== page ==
If you suffer from diabetes It is important that you know some basic health numbers that can help you stay in control of your health, and contribute to a much longer and healthier life.
According to the American Heart Association, paying attention to your blood pressure, cholesterol, and weight is extremely important if you live with diabetes, since you are twice as likely to develop heart disease, strokes or heart failure and die from them.
The five key numbers that all people with diabetes should routinely measure are:
• BMI (body mass index): Your BMI is an estimate of body size from height and weight that is used to help determine if you are overweight or obese. A normal BMI generally ranges from 18.6 to 24.9 and can be calculated at home using a BMI calculator or at the doctor’s office.
• Blood pressure: Blood pressure is the force with which blood pumps through your body when your heart beats, and it is a sign of heart health. A healthy blood pressure for most people is less than 120/80, but your doctor may give you a different goal based on your diabetes. Blood pressure can be measured at home if you have a blood pressure monitor, or at the doctor’s office.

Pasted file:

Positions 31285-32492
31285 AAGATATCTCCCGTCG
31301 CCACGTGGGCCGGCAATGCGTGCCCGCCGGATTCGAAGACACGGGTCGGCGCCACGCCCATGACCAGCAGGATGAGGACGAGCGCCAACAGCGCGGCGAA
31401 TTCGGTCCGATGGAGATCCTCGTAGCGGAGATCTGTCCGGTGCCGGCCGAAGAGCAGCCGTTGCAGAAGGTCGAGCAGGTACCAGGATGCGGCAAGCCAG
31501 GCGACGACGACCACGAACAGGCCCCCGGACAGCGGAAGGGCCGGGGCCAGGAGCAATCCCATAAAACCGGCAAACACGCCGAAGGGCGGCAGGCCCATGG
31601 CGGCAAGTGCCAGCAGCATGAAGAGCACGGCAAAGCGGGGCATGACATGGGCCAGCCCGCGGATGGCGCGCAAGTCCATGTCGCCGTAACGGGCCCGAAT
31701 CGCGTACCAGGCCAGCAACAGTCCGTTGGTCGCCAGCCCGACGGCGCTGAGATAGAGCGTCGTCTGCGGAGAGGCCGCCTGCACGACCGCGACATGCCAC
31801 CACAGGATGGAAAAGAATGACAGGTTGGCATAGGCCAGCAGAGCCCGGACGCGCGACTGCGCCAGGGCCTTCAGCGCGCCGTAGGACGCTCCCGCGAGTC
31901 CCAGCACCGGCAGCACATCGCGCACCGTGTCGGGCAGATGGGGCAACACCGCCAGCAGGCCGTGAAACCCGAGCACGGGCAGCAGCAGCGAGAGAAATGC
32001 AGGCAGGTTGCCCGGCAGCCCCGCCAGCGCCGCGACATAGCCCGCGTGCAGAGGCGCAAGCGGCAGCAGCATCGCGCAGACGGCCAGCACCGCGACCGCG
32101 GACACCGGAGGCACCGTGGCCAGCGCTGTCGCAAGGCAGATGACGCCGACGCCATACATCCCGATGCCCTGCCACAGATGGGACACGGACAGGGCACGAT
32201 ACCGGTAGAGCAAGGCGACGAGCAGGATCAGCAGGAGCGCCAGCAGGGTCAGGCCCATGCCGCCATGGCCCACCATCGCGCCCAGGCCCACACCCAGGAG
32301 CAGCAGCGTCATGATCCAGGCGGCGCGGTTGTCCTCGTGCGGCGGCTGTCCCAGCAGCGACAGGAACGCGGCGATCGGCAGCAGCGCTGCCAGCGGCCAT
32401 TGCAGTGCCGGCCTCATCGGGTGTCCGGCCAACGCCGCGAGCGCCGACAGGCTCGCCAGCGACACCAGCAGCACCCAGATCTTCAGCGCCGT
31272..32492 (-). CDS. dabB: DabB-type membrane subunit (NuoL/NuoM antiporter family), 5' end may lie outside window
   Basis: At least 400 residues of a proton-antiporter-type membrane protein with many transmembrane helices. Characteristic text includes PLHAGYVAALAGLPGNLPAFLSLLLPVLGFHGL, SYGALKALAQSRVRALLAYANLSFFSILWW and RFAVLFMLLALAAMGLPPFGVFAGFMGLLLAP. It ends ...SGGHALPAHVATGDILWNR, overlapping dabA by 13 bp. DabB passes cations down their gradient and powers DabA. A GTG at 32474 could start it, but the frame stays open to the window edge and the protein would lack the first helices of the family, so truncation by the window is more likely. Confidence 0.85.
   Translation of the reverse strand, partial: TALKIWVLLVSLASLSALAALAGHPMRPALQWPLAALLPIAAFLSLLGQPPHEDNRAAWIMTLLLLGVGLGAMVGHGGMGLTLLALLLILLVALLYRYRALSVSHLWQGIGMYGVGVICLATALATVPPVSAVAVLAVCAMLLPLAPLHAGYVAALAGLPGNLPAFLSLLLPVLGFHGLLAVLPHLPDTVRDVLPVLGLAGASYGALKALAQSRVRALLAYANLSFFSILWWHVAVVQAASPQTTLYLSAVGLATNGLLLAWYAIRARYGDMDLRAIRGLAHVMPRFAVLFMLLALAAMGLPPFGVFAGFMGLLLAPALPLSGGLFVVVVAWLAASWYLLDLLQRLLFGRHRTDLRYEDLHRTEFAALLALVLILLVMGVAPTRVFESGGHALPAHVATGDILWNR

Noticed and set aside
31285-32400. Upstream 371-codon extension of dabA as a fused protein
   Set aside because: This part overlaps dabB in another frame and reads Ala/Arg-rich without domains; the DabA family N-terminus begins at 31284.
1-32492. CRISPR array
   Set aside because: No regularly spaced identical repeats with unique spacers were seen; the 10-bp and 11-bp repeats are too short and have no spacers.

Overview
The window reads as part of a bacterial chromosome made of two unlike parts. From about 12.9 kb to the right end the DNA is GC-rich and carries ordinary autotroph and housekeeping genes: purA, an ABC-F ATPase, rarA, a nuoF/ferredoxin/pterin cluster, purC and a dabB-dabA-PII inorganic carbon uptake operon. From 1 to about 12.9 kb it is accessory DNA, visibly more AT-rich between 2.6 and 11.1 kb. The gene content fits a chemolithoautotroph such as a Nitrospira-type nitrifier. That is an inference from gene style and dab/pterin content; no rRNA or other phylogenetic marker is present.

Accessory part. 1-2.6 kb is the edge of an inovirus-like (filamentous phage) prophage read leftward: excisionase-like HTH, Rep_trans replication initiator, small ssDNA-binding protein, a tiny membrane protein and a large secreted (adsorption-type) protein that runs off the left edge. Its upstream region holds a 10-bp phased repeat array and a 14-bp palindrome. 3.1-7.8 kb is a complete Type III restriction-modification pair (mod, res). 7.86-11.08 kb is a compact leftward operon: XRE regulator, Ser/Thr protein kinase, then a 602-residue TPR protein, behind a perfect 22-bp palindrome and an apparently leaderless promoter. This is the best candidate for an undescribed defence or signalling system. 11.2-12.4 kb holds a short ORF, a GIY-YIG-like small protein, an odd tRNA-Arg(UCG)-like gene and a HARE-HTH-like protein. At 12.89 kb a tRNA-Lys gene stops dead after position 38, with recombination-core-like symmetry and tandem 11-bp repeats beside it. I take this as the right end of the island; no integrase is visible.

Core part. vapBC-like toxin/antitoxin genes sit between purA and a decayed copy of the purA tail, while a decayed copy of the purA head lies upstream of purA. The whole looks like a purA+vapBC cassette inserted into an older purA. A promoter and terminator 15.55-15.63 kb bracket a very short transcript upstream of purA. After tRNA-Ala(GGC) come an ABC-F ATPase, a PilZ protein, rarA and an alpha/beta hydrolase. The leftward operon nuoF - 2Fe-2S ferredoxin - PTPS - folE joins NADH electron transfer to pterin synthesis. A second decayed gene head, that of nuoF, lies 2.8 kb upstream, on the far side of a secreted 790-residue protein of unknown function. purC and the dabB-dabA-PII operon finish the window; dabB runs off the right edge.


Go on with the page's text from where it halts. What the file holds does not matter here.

• A1C: Your A1C is a measure of your average blood glucose levels over the past two to three months. A healthy A1C for a person with diabetes is 7 percent or less. A1C is measured by a blood test and should be checked at least every 6 months if you have diabetes.
• Cholesterol: Cholesterol is a waxy substance in the blood. If cholesterol levels are too high, they can cause fatty deposits in the blood vessels that can lead to a heart attack or stroke. Cholesterol is measured by a fasting blood test in the doctor’s office.
• Renal function: Early detection of chronic kidney disease (CKD) can make a big difference. A simple test that is often overlooked is the UACR (the ratio of albumin to creatinine in urine) which can detect the first signs of a problem. Kidney function is measured in the doctor’s office and should be done every year.
Coronavirus: risk factor
Type 2 diabetes is also a risk factor for serious covid-19 complications, so it is more important than ever for people living with diabetes to be aware of critical numbers and to keep their diabetes under control.
Diabetes management for Hispanics and Latinos, who have a 50% chance of developing type 2 diabetes and suffering devastating complications from it, according to the Centers for Disease Control and Prevention (CDC) .
For her part, the spokeswoman for Know Diabetes by Heart, Lupe Barraza who suffers from type 2 diabetes stressed the importance of taking control and knowing the options to manage your diabetes.
“Managing key health numbers can help you prevent diabetes complications, such as heart failure and kidney disease,” says Barraza.
“You don’t have to wait until you get sick to go to the doctor. You and your doctor should work together now to prevent you from getting sick,” he emphasized.